Every so often I get asked “What should our digital strategy be?”
Now there is a big debate about whether an organisation actually needs a “digital strategy” or not, or if it should be just entwined within general strategy within an organisation. But the latter requires a level of maturity and experience in thinking about how modern technologies are impacting on the way in which organisations interact with the people that they serve that can’t be just expected to be there.
For some years I’ve argued that the modernisation required for organisations probably involves three distinct phases – a chaos phase where initiatives are happening all over the place in a haphazard and uncoordinated way; a centralised phase where things like digital strategies and Chief Digital Officers might be involved, and eventually a decentralised phase where control is pushed back out into the organisation’s general management.
So if you are at the point where the chaos needs to be reigned in, and the call for a Digital Strategy is strong, what exactly should you do about it?
First off, my baseline for what makes a good strategy is from Richard Rumelt’s Good Strategy/Bad Strategy. He argues a good strategy consists of three key things:
- a diagnosis (what’s the challenge?)
- a guiding policy (an overall approach to cope with the challenge)
- and a set of coherent actions to carry out the guiding policy.
From what I’m seeing in many organisations at the moment, a strategy of “We need a digital strategy” will lead to all sorts of quackery from digital agencies, consulting firms and other wholesale providers of buzzwords and unicorns.
But if you want a general diagnosis that frames what I think might be the challenge for many organisations, it’s something along these lines:
Our customers’ and staff’s expectations of how they should be able to interact with organisations through digital channels have been raised significantly through their experiences as consumers and citizens. We need to better serve their needs through providing digital services that meet with their needs and expectations.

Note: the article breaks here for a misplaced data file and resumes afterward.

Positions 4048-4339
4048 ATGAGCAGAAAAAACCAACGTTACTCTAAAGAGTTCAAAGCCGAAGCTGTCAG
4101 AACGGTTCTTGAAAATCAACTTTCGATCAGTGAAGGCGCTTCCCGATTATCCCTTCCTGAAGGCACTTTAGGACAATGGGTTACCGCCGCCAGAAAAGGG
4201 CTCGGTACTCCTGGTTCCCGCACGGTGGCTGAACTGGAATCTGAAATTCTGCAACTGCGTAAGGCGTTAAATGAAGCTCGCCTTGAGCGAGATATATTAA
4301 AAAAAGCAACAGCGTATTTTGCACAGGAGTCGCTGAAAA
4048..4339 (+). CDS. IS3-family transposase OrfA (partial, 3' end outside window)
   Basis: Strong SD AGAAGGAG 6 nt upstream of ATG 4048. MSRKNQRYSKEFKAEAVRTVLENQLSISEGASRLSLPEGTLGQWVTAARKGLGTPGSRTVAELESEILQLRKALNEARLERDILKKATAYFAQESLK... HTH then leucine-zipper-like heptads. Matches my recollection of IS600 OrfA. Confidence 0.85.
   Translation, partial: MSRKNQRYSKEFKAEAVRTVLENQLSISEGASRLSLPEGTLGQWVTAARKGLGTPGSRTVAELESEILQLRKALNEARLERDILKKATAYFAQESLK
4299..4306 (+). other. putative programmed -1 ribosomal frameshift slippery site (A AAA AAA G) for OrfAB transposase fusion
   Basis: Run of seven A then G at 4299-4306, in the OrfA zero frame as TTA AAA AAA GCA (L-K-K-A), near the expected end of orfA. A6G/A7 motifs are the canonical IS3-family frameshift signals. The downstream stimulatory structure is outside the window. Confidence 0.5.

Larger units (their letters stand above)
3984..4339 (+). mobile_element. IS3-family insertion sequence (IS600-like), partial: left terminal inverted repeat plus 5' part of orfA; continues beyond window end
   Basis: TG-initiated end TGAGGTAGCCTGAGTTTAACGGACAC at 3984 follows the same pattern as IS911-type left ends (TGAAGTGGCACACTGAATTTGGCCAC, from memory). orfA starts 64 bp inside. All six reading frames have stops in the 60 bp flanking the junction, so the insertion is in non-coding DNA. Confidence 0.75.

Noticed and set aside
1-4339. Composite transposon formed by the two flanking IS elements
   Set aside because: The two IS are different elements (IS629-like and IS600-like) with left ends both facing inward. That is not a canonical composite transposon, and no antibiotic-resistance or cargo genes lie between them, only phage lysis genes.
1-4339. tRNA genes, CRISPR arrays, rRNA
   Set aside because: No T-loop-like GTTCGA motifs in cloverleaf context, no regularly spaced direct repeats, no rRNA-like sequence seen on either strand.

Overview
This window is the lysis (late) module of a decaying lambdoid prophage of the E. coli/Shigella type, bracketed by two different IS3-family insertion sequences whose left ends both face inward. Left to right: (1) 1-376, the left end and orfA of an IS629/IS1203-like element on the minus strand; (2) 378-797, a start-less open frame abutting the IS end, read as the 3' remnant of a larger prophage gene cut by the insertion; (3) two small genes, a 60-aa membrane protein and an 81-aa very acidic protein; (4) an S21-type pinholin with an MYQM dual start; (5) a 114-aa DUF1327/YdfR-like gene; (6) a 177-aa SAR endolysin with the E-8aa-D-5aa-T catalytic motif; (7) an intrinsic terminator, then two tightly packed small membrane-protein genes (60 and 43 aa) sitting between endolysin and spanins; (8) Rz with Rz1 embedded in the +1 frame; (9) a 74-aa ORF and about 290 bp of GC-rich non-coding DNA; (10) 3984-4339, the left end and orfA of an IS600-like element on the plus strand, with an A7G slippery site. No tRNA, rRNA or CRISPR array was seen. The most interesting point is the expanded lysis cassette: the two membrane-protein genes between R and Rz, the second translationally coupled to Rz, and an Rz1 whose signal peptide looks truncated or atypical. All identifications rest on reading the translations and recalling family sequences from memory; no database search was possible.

For a guiding principle, I have been working on a simple framework called Digital Architecture for the past six or so years. Details in the post here: https://mmitii.mattballantine.com/2015/11/10/digital-architecture-revisited/
The Digital Architecture framework provides a straightforward approach that says that the core business activities you provide to your customers will increasingly be expected to be transparently accessible through digital channels. Things that you regard as supporting functions should probably be kept out of view, but if there are things that your customers need to do to interact with you, but you regard them merely as costs to be managed, bad things will happen.
The way I usually illustrate this is with energy companies. Most of the traditional energy companies in the UK think that they are in the business of supplying gas or electricity to their customers. The reality is that they are in the business of providing a seamless billing experience (the gas or electricity are all provided by B2B companies in a similar way that most phone and broadband is supplied by OpenReach no matter who your supplier may be).
Upstart new entrants into the market have clicked on this and often make the billing a key element of their service proposition. Traditional companies outsource the billing to SAP and it’s horrible (or worse, they build a load of custom front ends on top of SAP).
That then leaves the coherent actions. This is going to be completely contextual to the organisation and will be derived from using the Digital Architecture framework, but there’s some meta-stuff there that you can look at putting in place. The UK Government Service Manual is a really good resource to start with – https://www.gov.uk/service-manual. Exploring concepts of things like Design Thinking are probably good here too.
So there you go. A simple, “off the shelf” (but totally bespoke) Digital Strategy. If you want any help doing that in your organisation, just drop me a line.